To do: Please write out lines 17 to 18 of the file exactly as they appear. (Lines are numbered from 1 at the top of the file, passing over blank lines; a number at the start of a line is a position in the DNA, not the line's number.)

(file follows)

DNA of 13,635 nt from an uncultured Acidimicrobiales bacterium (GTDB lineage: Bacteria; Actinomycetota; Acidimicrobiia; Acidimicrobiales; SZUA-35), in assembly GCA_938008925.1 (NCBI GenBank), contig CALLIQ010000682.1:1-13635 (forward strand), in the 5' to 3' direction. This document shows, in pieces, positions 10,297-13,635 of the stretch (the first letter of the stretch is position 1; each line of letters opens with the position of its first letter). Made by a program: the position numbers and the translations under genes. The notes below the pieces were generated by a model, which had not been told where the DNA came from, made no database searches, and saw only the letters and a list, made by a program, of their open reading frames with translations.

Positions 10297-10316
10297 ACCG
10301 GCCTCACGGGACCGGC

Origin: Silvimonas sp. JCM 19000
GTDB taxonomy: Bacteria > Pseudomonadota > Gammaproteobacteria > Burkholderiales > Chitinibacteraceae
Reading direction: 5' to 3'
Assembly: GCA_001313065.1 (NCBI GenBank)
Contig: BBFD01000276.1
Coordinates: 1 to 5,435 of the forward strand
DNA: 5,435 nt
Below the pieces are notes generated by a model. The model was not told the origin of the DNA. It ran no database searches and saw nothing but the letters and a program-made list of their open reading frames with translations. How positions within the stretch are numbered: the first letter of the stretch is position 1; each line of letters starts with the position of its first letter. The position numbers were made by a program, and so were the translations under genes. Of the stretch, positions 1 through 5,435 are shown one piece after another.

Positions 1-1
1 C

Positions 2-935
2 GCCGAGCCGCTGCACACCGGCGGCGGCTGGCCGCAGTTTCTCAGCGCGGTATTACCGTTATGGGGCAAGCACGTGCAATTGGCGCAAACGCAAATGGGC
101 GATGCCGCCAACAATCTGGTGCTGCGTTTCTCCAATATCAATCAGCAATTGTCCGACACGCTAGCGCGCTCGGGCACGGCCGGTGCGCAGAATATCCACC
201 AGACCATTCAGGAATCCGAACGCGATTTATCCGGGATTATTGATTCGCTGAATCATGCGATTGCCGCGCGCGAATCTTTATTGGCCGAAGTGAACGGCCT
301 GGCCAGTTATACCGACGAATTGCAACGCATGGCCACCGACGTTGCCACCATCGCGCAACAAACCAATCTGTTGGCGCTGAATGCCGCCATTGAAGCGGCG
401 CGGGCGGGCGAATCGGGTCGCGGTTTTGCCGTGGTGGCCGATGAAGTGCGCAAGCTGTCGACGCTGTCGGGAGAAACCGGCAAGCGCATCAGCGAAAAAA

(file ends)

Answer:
101 GATGCCGCCAACAATCTGGTGCTGCGTTTCTCCAATATCAATCAGCAATTGTCCGACACGCTAGCGCGCTCGGGCACGGCCGGTGCGCAGAATATCCACC
201 AGACCATTCAGGAATCCGAACGCGATTTATCCGGGATTATTGATTCGCTGAATCATGCGATTGCCGCGCGCGAATCTTTATTGGCCGAAGTGAACGGCCT